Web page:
WASHINGTON (AP) – Job creation shifted into a slower gear in April but isn’t about to veer off its generally good course.

That was the message from economists after the Labor Department reported Friday that employers boosted payrolls by just 138,000, the smallest increase in six months.

The nation’s unemployment rate held steady at 4.7 percent.

Stephen Stanley, chief economist at RBS Greenwich Capital, viewed last month’s slower job growth as more of “a one-time bump in the road” than a harbinger of a serious backslide in labor market activity.

Most of the weakness reflected thousands of jobs cuts by retailers. Manufacturers actually added the most number of jobs in nearly two years. Financial firms, professional services, construction and other companies all boosted employment during the month.

The fresh snapshot painted a mixed picture of the country’s employment climate and suggested the economy is heading for more moderate but still healthy growth, analysts said.

“It is consistent with the idea that the economy – which had been bounding ahead – is throttling back a notch,” said Mark Zandi, chief economist at Moody’s Economy.com.

Wall Street rallied.

The Dow Jones industrials shot up 138.88 points to close at 11,577.74 – a new six-year high. The slower job growth bolstered investors’ hopes that the Federal Reserve will soon take a break in its rate-raising campaign.

Workers’ wages went up sharply in April.

Average hourly earnings climbed to $16.61, a big 0.5 percent jump from March. Over the last 12 months, earnings rose 3.8 percent, the largest 12-month gain in nearly five years.

Wage growth is good for workers but a rapid, sustained acceleration can ignite inflation concerns.

Some economists said the acceleration in wages last month was probably affected by the mix of jobs: the addition of more higher-paying factory jobs and the loss of lower-paying retail positions during the month.

Because of that, some economists said they weren’t overly worried that overall wage inflation was taking off.

To fend off inflation, Federal Reserve Chairman Ben Bernanke and his colleagues are expected to bump up interest rates on May 10 by one-quarter percentage point to 5 percent.

After that, many economists predict the Fed will take a break in its two-year rate-raising campaign. Analysts in that camp said Friday’s employment report would justify such a pause. However, others who are more worried about the prospects of an inflation flare-up believe the Fed will push rates even higher.

The payroll performance in April fell short of the 200,000 jobs that economists were forecasting would be added during the month.

Job gains in February and March, meanwhile, turned out to be less than previously estimated. Payrolls grew by 200,000 in each month. While that was 36,000 fewer jobs for the two months combined, it still was good job growth.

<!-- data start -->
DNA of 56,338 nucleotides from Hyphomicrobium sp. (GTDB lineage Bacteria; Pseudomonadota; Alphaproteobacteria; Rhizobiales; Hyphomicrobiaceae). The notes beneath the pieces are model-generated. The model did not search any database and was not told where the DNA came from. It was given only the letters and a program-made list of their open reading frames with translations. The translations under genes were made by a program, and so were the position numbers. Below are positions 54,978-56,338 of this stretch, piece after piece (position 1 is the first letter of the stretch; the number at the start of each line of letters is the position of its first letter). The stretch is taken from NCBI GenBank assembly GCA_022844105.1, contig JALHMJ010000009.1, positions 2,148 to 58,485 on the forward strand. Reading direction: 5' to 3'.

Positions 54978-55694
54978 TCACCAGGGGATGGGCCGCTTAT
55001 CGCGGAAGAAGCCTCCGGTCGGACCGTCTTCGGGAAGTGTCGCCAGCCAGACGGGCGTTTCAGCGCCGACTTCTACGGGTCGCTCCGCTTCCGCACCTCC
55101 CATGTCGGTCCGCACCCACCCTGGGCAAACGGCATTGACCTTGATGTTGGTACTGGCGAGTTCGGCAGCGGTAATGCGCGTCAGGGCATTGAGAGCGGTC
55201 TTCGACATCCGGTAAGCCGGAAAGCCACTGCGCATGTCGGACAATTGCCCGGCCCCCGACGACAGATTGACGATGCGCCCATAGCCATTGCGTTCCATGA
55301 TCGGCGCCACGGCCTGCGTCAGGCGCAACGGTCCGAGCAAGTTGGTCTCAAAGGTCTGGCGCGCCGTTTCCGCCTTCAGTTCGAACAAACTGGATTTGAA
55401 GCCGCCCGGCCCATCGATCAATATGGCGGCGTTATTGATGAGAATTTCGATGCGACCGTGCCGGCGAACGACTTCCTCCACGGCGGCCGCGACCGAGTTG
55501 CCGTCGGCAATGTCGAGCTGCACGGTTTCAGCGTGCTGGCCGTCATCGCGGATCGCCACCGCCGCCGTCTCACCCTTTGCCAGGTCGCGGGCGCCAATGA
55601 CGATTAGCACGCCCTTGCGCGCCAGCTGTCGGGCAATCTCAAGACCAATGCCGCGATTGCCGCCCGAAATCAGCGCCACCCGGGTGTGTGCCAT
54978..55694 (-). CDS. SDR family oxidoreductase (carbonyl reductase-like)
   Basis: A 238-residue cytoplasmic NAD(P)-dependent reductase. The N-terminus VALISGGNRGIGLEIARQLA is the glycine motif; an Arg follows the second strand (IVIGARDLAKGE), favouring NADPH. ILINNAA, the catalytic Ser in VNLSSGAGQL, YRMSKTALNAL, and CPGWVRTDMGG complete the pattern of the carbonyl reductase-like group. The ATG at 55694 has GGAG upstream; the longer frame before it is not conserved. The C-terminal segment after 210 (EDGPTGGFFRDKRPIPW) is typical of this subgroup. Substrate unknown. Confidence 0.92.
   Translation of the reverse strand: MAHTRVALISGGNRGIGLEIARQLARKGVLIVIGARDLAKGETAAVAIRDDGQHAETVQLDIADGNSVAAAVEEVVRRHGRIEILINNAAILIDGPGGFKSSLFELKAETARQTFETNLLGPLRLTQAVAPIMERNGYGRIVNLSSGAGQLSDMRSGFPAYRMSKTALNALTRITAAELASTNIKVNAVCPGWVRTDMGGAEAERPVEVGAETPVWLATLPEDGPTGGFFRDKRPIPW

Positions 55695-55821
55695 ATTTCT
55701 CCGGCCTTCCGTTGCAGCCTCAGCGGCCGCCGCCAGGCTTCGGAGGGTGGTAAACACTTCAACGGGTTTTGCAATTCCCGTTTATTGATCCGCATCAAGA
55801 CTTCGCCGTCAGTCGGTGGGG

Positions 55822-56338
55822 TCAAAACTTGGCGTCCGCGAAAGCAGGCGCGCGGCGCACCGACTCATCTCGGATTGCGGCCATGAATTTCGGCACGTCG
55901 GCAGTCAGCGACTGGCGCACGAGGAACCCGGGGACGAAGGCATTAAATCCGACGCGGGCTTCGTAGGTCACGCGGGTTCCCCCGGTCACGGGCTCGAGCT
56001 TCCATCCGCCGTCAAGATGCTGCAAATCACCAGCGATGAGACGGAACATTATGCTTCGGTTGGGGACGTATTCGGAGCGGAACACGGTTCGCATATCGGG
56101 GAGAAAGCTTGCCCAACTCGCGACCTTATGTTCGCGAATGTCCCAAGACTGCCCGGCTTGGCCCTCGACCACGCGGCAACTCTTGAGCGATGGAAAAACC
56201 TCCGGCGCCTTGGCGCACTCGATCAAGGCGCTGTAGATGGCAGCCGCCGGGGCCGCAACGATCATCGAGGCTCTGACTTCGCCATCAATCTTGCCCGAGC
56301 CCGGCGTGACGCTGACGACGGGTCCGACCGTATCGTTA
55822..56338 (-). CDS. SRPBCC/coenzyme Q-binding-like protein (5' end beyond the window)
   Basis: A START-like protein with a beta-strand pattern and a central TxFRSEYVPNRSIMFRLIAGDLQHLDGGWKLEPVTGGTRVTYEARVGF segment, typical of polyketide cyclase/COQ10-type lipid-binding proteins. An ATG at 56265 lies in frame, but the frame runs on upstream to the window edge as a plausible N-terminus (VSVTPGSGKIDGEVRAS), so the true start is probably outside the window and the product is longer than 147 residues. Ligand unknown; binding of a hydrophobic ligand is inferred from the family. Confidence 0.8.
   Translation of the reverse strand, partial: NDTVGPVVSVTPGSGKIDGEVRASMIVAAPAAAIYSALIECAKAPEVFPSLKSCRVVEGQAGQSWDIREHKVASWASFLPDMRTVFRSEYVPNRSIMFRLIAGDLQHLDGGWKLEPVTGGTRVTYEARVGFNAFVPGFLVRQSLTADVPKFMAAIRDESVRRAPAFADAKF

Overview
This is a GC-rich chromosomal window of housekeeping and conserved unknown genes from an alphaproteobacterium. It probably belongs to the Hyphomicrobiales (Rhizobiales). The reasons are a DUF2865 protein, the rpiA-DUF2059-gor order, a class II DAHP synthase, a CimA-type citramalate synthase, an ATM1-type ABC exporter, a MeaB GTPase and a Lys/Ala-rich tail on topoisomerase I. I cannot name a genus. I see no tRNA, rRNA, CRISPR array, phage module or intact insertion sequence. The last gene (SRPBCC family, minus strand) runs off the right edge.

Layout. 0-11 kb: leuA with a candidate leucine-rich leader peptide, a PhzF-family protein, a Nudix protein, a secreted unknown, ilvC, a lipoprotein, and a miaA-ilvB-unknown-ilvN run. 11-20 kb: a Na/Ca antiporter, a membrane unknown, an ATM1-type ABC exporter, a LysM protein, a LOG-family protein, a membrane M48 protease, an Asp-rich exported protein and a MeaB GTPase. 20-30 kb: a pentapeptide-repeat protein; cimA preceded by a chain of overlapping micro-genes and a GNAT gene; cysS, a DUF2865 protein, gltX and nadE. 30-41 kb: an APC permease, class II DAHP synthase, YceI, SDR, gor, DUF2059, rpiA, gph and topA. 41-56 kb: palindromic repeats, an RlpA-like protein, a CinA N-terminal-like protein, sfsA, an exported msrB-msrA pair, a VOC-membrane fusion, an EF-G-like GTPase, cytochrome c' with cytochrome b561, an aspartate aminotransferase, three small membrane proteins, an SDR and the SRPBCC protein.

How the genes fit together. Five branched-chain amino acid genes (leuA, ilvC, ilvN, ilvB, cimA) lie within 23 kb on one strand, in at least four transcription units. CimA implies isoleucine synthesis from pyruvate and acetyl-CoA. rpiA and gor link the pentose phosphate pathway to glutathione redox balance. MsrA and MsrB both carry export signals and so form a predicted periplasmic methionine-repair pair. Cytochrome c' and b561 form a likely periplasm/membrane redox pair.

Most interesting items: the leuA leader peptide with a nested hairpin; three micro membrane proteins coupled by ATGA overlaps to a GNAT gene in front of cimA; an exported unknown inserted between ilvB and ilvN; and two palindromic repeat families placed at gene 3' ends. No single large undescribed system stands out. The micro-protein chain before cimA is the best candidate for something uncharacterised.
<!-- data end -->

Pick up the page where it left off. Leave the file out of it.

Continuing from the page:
The report comes as President’s Bush standing with the public has deteriorated. Bush’s job-approval rating is now at 33 percent, the lowest in AP-Ipsos polling. Bush called Friday’s job growth good, while Democrats suggested they would like to see stronger gains.

On the payroll front, retailers cut just over 36,000 jobs in April, the most since September.

Some economists said the declines reflected a move by retailers to pare staffing after bulking up their employee ranks in March. Some said the drop was a byproduct of consolidation seen in retailing such as at department stores. Others suggested the decline was related toward the growth of self-service checkouts and the use of other technology at stores.

Information companies, including publishers, shed 2,000 jobs during the month.

But at other industries the hiring picture was much brighter. Manufacturers boosted payrolls by 19,000, the most in nearly two years. Professional and business services added 28,000 positions. Financial firms increased employment by 26,000. Construction companies added 10,000 jobs.

The report comes as analysts expect the economy to log slower growth in the April-to-June quarter, predicting it will expand by about 3 percent. Such growth would mark a moderation from the brisk 4.8 percent pace registered in the January-to-March period but would still be considered healthy.

Just how much strength the second quarter shows will be affected by the appetite of businesses and consumers to spend and invest.

So far, they have been holding up fairly well under the strain of high energy prices.

Other recent barometers – including retail sales, manufacturing and service-sector activity – all looked healthy for April.

Oil prices topped $75 a barrel, a record high in late April. Oil prices are now hovering above $70 a barrel. Gasoline prices have marched higher and are above $3 a gallon in some areas.

On the Net:

Employment report: http://www.bls.gov/